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Focused screening of a panel of cancer-related genetic polymorphisms reveals new susceptibility loci for pediatric acute lymphoblastic leukemia

Authors

  • Sonja Offenmüller,

    1. Pediatric Oncology and Hematology, University Children's Hospital, Erlangen, Germany
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  • Yadddanapudi Ravindranath MBBS,

    1. Georgie Ginopolis Chair for Pediatric Cancer and Blood Diseases, Children's Hospital of Michigan and Wayne State University School of Medicine, Detroit, Michigan
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  • Gerard Goyette BS,

    1. Georgie Ginopolis Chair for Pediatric Cancer and Blood Diseases, Children's Hospital of Michigan and Wayne State University School of Medicine, Detroit, Michigan
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  • Deepa Kanakapalli MA,

    1. Georgie Ginopolis Chair for Pediatric Cancer and Blood Diseases, Children's Hospital of Michigan and Wayne State University School of Medicine, Detroit, Michigan
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  • Kathryn S. Miller BSN,

    1. Georgie Ginopolis Chair for Pediatric Cancer and Blood Diseases, Children's Hospital of Michigan and Wayne State University School of Medicine, Detroit, Michigan
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  • Ines B. Brecht MD,

    Corresponding author
    1. Pediatric Oncology and Hematology, University Children's Hospital, Erlangen, Germany
    2. Georgie Ginopolis Chair for Pediatric Cancer and Blood Diseases, Children's Hospital of Michigan and Wayne State University School of Medicine, Detroit, Michigan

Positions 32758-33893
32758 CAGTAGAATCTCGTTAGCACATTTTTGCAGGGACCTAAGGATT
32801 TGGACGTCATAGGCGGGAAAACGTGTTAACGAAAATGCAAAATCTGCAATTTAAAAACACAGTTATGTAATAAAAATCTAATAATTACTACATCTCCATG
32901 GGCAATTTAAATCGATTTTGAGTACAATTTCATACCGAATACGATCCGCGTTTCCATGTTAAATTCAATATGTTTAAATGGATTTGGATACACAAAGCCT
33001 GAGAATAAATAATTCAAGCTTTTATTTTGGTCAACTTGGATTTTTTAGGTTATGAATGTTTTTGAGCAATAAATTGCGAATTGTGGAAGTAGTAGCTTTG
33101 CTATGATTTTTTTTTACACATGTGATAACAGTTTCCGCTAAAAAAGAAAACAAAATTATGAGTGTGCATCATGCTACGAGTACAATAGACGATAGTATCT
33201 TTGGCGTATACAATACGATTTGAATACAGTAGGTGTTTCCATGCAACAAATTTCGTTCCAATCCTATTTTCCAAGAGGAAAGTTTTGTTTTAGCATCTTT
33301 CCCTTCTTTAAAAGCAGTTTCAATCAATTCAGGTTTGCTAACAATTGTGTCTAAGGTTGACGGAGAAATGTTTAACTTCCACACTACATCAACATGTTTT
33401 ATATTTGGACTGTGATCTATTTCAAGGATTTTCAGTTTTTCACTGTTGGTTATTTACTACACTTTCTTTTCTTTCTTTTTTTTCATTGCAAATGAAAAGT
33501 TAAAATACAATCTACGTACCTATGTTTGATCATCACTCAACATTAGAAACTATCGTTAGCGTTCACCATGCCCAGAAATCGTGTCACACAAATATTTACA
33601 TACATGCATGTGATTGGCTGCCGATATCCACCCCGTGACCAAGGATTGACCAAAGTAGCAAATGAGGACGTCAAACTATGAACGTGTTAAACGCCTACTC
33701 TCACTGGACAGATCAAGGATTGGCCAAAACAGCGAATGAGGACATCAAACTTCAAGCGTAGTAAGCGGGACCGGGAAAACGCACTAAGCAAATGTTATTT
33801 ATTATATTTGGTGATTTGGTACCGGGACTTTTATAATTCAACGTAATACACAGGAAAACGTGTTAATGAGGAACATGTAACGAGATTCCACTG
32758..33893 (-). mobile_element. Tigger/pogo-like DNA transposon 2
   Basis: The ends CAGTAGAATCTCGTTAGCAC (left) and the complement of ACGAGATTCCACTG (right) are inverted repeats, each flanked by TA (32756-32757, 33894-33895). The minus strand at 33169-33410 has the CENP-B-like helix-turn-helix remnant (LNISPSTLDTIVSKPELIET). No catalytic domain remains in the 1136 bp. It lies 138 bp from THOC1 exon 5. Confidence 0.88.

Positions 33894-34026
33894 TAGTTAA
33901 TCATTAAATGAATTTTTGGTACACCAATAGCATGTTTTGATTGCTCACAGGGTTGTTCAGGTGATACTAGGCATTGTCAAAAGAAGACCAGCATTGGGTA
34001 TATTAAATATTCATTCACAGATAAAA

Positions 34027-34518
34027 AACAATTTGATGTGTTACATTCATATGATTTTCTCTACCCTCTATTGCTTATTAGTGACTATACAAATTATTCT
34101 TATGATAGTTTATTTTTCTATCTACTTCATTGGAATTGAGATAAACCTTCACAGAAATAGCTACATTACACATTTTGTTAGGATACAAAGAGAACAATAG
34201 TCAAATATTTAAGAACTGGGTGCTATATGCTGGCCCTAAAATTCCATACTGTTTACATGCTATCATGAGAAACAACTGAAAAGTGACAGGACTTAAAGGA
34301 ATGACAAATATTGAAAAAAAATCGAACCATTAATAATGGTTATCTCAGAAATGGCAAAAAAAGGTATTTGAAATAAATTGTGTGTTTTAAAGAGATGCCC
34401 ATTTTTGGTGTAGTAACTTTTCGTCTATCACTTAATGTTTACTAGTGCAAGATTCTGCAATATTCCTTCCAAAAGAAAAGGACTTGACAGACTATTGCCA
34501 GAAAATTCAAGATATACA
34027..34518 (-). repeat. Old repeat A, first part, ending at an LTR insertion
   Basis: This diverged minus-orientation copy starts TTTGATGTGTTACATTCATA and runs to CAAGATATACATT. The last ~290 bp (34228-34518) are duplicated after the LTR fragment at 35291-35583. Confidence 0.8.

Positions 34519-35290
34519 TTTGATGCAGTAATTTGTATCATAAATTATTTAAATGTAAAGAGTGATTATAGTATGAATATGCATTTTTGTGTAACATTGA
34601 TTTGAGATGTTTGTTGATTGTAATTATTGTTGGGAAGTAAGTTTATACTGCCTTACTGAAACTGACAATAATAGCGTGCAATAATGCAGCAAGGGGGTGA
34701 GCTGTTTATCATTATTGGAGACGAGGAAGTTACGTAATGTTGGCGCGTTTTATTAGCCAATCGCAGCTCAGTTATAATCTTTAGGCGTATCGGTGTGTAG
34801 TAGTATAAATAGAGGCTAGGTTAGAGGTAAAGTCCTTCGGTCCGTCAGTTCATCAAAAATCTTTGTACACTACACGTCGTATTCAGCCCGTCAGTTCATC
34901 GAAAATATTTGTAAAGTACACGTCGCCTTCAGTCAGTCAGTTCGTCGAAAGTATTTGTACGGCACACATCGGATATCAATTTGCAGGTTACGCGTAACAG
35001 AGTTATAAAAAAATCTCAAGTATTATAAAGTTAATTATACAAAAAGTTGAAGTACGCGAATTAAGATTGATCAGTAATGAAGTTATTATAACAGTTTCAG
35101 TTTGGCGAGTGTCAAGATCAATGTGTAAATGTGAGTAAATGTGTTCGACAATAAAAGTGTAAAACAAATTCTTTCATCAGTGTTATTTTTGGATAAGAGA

• Correspondence to: Ines B. Brecht, Pediatric Oncology and Hematology, University Children's Hospital, Loschgestrasse 15, Erlangen 91054, Germany.

      E-mail: ines.brecht@uk-erlangen.de

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  • Oliver Zolk MD, PhD

    1. Institute of Experimental and Clinical Pharmacology and Toxicology, Friedrich-Alexander-Universität Erlangen-Nürnberg, Erlangen, Germany
    2. Institute of Pharmacology of Natural Products and Clinical Pharmacology, University of Ulm, Ulm, Germany
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  • Conflict of interest: Nothing to declare.
  • Brecht and Zolk share senior authorship.

Abstract

Background

A genetic predisposition to acute lymphoblastic leukemia (ALL) in childhood is well established. Currently known risk loci, however, explain only one third of the estimated total risk related to common genetic variations.

Procedure

We genotyped 1,421 polymorphisms in 407 candidate genes from the SNP500Cancer database (National Cancer Institute) using the Illumina Cancer SNP Panel. We investigated 78 cases (aged 0–19 years at diagnosis, and mixed ethnic background) of childhood B-precursor ALL and compared genotype data with those of 1,417 HapMap controls. To account for the ethnic diversity of the study population, structured association by genetically matching cases and controls using identity-by-state similarity was used. Case-control association analyses were performed using Cochran–Mantel–Haenszel tests, adjusted for the population substructure.

Results

Common variations rs6966 (3′ UTR of PPP1R13L, chr 19q13.32, P = 4.55 × 10−9) and rs414580 (intron 2 of MSR1, chr 8p22, P = 6.09 × 10−8) were significantly associated with ALL. These SNPs remained significant after adjustment for multiple testing. The SNP rs6966 tags a haplotype block which includes SNPs in PPP1R13L and ERCC2 genes, which are related to DNA repair and cell survival. rs6966 and rs414580 conferred allelic odds ratios of 3.74 (95% confidence interval [CI] 2.31–6.04) and 3.93 (95% CI 2.31–6.69), respectively.

Conclusions

These findings reveal two independent novel susceptibility loci for childhood ALL. Pediatr Blood Cancer 2014; 61:1411–1415. © 2014 Wiley Periodicals, Inc.

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